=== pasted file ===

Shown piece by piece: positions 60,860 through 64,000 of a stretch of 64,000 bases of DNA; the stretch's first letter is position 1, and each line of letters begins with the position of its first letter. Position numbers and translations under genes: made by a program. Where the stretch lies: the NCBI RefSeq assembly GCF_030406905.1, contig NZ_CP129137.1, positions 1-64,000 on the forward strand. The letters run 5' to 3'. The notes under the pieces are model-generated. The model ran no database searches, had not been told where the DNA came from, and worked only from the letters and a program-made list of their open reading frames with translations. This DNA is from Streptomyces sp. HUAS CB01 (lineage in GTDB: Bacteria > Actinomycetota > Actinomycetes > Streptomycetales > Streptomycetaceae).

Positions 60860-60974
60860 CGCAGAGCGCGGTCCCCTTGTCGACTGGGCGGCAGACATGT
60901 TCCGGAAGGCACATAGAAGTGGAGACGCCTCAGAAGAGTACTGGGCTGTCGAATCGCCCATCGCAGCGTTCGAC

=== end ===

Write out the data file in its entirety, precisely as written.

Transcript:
Shown piece by piece: positions 60,860 through 64,000 of a stretch of 64,000 bases of DNA; the stretch's first letter is position 1, and each line of letters begins with the position of its first letter. Position numbers and translations under genes: made by a program. Where the stretch lies: the NCBI RefSeq assembly GCF_030406905.1, contig NZ_CP129137.1, positions 1-64,000 on the forward strand. The letters run 5' to 3'. The notes under the pieces are model-generated. The model ran no database searches, had not been told where the DNA came from, and worked only from the letters and a program-made list of their open reading frames with translations. This DNA is from Streptomyces sp. HUAS CB01 (lineage in GTDB: Bacteria > Actinomycetota > Actinomycetes > Streptomycetales > Streptomycetaceae).

Positions 60860-60974
60860 CGCAGAGCGCGGTCCCCTTGTCGACTGGGCGGCAGACATGT
60901 TCCGGAAGGCACATAGAAGTGGAGACGCCTCAGAAGAGTACTGGGCTGTCGAATCGCCCATCGCAGCGTTCGAC